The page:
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Lesson Plans

Re: Skoglund on ArtsEdNet-Reply (Criticism)

[ Thread ][ Subject ][ Author ][ Date ]
henry (taylorh)
Sat, 03 Feb 1996 07:11:02 -0700 (MST)

Criticism, interpretation, and judgement are all related and rely on
aesthetic distinction the ability to distinguish empirical sensual
qualities of difference. It seems to me that, in the arts, criticism
represents such an act of distinction. The distinction demands (I think)
an explanation or interpretation which appears to be largely theoretical;
perhaps less so for the "how" than for the "why" or the "meaning".
Finally, with this information and theory assembled we can (maybe) begin
to seek the value of what we have distinguished -- to evaluate or judge
that value in terms of a context (usually, and perhaps most accurately, our



> >When Sydney Walker and I use the term "criticism" we mean thoughtful
> >verbal responses to works of art. As Nancy Walkup suggests, we do
> >stress interpretation. Criticism, however, can and often does entail
> >judgments. When critical judgments are offered they should have an
> >appraisal of worth based on reasons which are grounded in criteria.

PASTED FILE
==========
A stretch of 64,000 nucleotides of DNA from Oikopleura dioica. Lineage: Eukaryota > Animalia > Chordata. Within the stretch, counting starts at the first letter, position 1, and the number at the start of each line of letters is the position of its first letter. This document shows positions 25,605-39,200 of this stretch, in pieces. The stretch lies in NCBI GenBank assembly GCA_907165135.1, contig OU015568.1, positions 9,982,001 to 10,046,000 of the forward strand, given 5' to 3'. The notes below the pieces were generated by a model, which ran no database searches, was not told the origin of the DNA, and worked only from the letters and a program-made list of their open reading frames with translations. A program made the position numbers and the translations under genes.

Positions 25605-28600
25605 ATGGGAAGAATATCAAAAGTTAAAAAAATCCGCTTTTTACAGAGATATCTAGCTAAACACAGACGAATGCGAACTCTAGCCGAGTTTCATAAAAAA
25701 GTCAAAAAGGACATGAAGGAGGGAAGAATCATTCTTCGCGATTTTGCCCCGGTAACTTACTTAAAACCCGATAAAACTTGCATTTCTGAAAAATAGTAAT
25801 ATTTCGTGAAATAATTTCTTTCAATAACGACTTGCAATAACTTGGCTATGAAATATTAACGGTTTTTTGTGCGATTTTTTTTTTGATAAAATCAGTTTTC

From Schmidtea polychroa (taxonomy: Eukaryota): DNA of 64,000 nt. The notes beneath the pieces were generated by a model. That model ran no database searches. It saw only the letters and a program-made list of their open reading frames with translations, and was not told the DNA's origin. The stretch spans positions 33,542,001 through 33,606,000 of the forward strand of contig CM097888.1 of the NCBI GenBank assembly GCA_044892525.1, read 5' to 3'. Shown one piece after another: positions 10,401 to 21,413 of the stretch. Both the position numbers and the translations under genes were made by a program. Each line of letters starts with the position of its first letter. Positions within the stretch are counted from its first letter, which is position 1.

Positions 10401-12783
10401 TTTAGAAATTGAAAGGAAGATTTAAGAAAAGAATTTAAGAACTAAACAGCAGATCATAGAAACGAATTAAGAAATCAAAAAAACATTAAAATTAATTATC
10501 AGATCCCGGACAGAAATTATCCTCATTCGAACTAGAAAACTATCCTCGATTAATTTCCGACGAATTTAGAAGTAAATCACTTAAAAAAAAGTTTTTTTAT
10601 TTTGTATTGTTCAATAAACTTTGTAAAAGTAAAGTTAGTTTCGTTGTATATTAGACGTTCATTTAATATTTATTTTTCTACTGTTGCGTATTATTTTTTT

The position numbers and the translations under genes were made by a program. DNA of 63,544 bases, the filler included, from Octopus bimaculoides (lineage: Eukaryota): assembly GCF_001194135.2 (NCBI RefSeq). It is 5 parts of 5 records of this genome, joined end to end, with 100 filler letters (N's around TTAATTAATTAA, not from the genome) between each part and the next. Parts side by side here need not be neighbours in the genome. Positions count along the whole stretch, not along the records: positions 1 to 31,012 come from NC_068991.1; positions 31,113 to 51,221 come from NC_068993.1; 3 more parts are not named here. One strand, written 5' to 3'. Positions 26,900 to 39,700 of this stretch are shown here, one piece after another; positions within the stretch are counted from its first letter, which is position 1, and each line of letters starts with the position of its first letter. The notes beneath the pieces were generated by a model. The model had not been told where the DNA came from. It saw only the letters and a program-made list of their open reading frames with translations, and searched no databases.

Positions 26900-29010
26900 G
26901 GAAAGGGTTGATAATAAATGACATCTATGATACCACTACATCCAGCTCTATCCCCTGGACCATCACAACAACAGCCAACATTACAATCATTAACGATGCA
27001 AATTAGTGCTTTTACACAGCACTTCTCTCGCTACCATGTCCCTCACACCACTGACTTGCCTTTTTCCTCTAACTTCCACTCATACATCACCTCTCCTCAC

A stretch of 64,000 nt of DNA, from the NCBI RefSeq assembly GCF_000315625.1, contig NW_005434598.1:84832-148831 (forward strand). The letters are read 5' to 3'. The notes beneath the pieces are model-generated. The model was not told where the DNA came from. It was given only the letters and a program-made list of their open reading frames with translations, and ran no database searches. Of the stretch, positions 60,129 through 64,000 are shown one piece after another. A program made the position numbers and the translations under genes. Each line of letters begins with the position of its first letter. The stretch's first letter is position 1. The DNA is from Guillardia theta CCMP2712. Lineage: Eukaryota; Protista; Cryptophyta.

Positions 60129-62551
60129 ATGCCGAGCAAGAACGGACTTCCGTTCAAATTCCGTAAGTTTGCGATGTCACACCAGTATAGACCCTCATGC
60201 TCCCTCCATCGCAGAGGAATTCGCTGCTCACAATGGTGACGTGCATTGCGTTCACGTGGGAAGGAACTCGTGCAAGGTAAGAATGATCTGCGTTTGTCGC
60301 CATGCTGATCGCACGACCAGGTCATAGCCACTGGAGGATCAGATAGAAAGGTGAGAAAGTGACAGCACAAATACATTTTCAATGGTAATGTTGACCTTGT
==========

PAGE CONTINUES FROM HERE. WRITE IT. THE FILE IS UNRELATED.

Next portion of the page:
> >As an art educator, I think interpretations are more important than
> >judgments. Judgments without interpretations are irresponsible and
> >irresponsive. As a teacher I can elicit positive judgments by asking
> >"How is this work of art good?"
On Fri, 2 Feb 1996, Scott Walters wrote:
> Yes, although we also need to teach our kids to learn from criticism that
> isn't positive. Young artists need to develop a separation between their
> selves and their work, so that they can find useable information in all
> responses to their work. In many respects, the negative responses can be
> more helpful than the positive. There is always room for improvement, and
> artists who can't accept negative criticism, by implication seem to believe
> that their art is perfect and cannot be improved. There is no room for
> development there. The key, as you note, is to make the criteria clear, so
> there is a context for the response. If I am valuing art because the
> object represented closely resembles the actual object, and as an artist
> you are not ATTEMPTING to do a realistic portrayal of the object, then your
> comments are not particularly useful. But if I am trying to realistic
> portrayal, your comments are valuable, and I should get my ego out of the
> way so that I can hear what you are saying. We must insist on craft as
> well as good intentions -- our artists must master their craft as a means
> of expressing their artistry. Criticism is part of that process.
> College of Fine Arts
> Illinois State University
> Normal IL 61790